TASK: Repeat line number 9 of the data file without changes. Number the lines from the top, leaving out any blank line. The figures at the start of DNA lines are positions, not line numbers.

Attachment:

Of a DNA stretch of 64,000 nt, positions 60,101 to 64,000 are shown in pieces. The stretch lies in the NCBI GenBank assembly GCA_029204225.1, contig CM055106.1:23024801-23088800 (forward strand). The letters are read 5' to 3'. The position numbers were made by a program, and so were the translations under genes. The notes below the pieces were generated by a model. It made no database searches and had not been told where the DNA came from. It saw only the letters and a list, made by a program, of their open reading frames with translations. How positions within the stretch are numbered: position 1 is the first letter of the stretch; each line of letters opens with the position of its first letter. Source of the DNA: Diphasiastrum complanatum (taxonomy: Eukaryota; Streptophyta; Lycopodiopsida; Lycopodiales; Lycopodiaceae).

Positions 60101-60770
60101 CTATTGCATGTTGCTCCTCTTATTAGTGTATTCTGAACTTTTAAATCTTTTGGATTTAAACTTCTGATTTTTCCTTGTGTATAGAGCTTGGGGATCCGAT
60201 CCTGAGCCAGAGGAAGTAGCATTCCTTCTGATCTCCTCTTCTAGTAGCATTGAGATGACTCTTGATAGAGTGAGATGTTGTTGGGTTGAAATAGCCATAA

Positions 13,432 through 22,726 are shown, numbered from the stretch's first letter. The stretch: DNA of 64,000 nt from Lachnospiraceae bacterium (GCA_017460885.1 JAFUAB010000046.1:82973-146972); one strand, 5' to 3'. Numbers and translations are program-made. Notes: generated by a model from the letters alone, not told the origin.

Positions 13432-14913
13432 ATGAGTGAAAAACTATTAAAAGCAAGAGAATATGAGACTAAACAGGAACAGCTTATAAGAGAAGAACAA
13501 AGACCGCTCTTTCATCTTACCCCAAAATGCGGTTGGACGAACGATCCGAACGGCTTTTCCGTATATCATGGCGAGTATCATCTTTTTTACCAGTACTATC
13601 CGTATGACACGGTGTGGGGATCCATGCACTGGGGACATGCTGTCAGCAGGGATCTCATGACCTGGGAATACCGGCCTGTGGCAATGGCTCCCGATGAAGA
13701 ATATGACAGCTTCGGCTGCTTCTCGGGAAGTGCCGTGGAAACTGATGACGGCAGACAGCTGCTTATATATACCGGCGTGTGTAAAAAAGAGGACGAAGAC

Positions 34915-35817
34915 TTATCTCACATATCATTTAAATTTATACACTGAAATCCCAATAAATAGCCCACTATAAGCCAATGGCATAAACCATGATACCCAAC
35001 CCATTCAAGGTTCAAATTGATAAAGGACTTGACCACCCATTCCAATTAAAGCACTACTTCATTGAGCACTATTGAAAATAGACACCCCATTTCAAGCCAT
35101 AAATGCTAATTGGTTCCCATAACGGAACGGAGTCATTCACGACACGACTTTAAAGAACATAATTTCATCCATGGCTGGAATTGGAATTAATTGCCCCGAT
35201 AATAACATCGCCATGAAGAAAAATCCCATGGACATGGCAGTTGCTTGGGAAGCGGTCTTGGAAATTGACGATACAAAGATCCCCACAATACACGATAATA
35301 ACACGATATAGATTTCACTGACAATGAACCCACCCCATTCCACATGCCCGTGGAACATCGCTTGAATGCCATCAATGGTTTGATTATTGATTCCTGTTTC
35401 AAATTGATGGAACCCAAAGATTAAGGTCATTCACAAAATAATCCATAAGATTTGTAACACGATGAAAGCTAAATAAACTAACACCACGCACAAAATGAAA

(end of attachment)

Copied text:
13601 CGTATGACACGGTGTGGGGATCCATGCACTGGGGACATGCTGTCAGCAGGGATCTCATGACCTGGGAATACCGGCCTGTGGCAATGGCTCCCGATGAAGA